Since Sesame Workshop’s inception, formative research has always been at the heart of our approach. Sesame Street was the first children’s show to use research to inform production, and formative research has been integral to building Ahlan Simsim, our program supporting the early childhood development (ECD) needs of families affected by crisis and conflict in the Middle East, in partnership with the International Rescue Committee.
Formative research helps us learn about our audiences; it brings the voice of the child and the family into the creative and production process, and helps us answer questions about appeal, comprehension, and utility. As we develop content for television or digital use, our research, production, and education teams work together to develop and test prototypes to inform what children will see on screen.
With support from the GSMA Mobile for Humanitarian Innovation Fund*, we recently embarked on a formative study unlike any in Sesame Workshop’s 51 years, enabling us to develop and test a series of mobile-optimized Ahlan Simsim videos to support the parents and caregivers of children in Jordan, Lebanon, Iraq, and Syria.
What we needed to know
We wanted to design the videos to provide caregivers with important information and model behaviors to help them support their children’s social-emotional development. Our approach in creating the videos was shaped through a series of needs assessments, previous formative studies, expert advisories, and curriculum workshops with local and global experts. We needed to know who parents and caregivers saw as the best messengers to share information on their child’s development, and what they saw as the key attributes of a trusted messenger.
How we did it
We recognized that we needed to adapt our traditional approach to formative research to help us answer these questions. To understand what messages help children grasp an episode’s educational goals, we typically test a variety of messages delivered by our characters. But for this content, we knew from experience that if parents and caregivers didn’t trust the messenger, they wouldn’t engage in the first place. What makes this formative research unique is that we decided to test the same message delivered by different messengers with different qualities in order to determine who caregivers would be most likely to trust and listen to.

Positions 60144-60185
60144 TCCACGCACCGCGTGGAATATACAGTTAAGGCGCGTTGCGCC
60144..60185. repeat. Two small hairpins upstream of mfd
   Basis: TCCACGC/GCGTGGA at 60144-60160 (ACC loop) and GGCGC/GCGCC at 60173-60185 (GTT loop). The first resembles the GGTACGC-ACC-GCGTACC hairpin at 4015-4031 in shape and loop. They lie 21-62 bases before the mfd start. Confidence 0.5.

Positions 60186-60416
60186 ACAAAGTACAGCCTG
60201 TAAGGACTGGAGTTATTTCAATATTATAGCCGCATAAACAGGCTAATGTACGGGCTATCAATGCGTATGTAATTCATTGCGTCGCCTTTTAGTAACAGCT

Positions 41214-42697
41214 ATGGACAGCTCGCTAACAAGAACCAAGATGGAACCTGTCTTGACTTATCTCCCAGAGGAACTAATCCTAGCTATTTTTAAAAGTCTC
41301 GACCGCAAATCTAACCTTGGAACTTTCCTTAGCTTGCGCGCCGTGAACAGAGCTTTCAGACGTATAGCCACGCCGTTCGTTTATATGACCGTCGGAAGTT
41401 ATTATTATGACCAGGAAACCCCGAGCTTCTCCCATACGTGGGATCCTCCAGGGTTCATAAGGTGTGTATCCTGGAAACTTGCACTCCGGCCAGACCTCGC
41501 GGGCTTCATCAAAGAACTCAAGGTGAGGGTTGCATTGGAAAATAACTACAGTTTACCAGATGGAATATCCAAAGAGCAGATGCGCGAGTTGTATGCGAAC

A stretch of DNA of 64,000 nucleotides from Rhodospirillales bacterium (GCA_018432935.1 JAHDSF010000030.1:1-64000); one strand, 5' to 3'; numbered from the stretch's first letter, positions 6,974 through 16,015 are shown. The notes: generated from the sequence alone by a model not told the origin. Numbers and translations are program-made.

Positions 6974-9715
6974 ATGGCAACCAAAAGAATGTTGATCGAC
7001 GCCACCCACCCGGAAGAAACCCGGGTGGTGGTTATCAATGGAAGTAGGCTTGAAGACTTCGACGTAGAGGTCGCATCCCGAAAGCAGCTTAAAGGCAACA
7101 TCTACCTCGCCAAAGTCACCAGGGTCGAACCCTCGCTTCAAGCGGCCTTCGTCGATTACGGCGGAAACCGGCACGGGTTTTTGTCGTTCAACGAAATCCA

With a draft script focused on the importance of play to children’s development, we worked with our local production partner Jordan Pioneers to create three versions of the same five-minute script, each with a different messenger: a caregiver, a social worker, and a doctor.
Given COVID-19 restrictions, we worked with our research partner Radius Global to test the videos through online focus groups with displaced Syrian families living in Jordan and Lebanon. All participants had at least one child aged 4–6 and had previously watched Season 1 of Ahlan Simsim.
What we learned
Overall, parents and caregivers shared that they place a good deal of trust in Sesame content, and that many of them watch our Ahlan Simsim show with their kids and talk about the show’s lessons during and after the show. Our findings also reinforced that displacement has been difficult for the whole family — adults and children alike. We also found that the economic and social situations in Lebanon and Jordan have created further hardship, as some parents work multiple jobs and have limited time to spend with family.